Meet Vision Vancouver park board candidate Niki Sharma
2011 Vancouver Civic Election: At first glance, Vision Vancouver park board candidate Niki Sharma seems like a warm, mild-mannered young lawer working in a posh Gastown office. But her resume reads like that of a tireless crusader against social injustice.
Sharma has been working at Donovan and Company since 2005, taking on human rights cases, aboriginal rights and title issues, helping survivors of abuse at residential schools. She sits on the board of the Battered Women Support Services, and also spent time in Ecuador working with women's cooperatives, developing education programs and organic agriculture projects. Everywhere she goes -- Nunavut, Argentina, South Africa -- she seems to be knee-deep in a community or public health project.
“I really believe in public service,” said Sharma, sitting in her law office, surrounded by gorgeous Native sculptures and maps. "I think it comes from my parents and my roots, but I also lived in South Africa for awhile ... I learned how social change can happen through a group of committed individuals with a focus on justice.”
A volunteer with Vision Vancouver during last year's elections, Sharma's attraction to politics might just run in the family. Her mother is currently running for City Council in Sparwood, B.C., Sharma's tiny hometown with a population of just over 3,800.
“I told her, 'Mom, you actually could knock on every door in town!'” she joked, laughing. "And it's just impossible here, but it's the best way to meet voters and I've been doing a lot of that. If you're going to ask for [a person's] vote, you should really introduce yourself."
Working for the under-represented
Sharma was born in Lethbridge, Alberta, but grew up in Sparwood, near the Rocky Mountains.
“I had a really wonderful small-town upbringing,” she said, adding that she came to Vancouver because her sister lived here, and because she loved the city.
Sharma explained that her travels up north led to her long-term commitment to aboriginal issues. While she was going to Queens University in Kingston, Ontario, she joined the Queens Project on International Development, and had a chance to travel for working with communities.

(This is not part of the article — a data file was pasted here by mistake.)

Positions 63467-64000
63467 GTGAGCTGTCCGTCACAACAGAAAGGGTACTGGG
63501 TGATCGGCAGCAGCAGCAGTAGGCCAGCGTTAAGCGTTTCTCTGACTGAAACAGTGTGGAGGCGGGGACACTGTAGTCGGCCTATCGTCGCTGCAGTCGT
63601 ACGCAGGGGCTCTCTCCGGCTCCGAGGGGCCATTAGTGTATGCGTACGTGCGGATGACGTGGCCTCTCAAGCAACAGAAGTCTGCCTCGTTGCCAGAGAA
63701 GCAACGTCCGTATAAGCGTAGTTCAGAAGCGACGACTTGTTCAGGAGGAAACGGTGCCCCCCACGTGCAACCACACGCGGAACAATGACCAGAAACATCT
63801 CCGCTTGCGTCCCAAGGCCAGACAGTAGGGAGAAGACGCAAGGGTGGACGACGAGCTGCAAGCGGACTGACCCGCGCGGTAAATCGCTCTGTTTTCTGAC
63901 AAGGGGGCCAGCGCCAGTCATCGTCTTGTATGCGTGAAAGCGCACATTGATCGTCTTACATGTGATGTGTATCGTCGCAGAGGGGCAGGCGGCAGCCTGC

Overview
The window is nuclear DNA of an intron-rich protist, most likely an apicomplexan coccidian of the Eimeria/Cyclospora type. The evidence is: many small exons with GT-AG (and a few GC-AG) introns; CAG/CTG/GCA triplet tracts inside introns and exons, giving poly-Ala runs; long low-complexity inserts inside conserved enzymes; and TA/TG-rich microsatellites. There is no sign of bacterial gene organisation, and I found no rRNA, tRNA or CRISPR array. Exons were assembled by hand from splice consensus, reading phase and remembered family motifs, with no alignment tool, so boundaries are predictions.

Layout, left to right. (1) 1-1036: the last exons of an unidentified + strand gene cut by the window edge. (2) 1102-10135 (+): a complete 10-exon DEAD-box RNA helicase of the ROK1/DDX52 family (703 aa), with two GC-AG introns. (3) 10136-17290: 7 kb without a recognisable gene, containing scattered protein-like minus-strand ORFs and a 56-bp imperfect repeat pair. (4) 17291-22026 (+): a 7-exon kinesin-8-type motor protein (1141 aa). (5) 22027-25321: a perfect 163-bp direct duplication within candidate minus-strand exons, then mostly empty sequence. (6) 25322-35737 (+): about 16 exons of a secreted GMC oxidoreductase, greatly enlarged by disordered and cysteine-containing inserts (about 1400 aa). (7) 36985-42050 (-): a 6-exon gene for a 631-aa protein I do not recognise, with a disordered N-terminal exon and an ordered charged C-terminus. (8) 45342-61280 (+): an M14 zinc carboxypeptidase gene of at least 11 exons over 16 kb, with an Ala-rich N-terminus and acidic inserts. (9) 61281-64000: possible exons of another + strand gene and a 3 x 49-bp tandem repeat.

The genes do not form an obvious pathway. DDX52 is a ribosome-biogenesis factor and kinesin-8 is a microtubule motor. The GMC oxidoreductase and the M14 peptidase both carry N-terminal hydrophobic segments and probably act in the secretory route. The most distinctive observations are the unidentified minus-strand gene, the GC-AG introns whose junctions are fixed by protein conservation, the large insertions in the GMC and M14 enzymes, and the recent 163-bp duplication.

“I had the opportunity to go up north, so I was up in Nunavut for one summer -- I just met some really great people and was exposed to the issues,” she said, noting that she was lucky enough to meet many great aboriginal people over the course of her life.
After learning about the wide range of issues they struggled with, Sharma went on to specialize in aboriginal law.
“Fifty years ago, actually -- they (Aboriginal people) weren't even allowed to hire a lawyer,” she explains with a tone of disbelief.
“It's something I care about a lot because there's still a lot of issues that need to be resolved on the way that government treated First Nations people, all across Canada. Unfortunately a lot of the work is in the legal realm, whether it's criminal law or family law, rights and titles.”
Even though Sharma is herself neither Aboriginal nor a victim of abuse, she takes these issues seriously because she feels they are under represented in the public eye. She said she signed on to the Battered Women Support Services after being approached by the organization's executive director when giving a talk about female survivors of residential school abuse.
“I have no personal experiences, but a lot of women know someone who has been in an abusive relationship,” she said. “I'm very passionate about the issue of violence against women and how it affects people. It's a touch issue but so important and people need to pay more attention to it.”
Not an easy stereotype
Sharma may be a young woman of colour, but it's impossible to pin her to a particular community becasuse her cultural roots are just a small part of who she is.
“I wouldn't say there has been a lot of special media attention to me from South Asian media,” she said, reflecting on her past few weeeks of campaigning.
“I guess because I represent that community – my parents are from India ... it's hard to separate that from me, even though I grew up in Canada. I feel like I'm not unlike a lot of people who grew up in Canada but have ties to other countries.”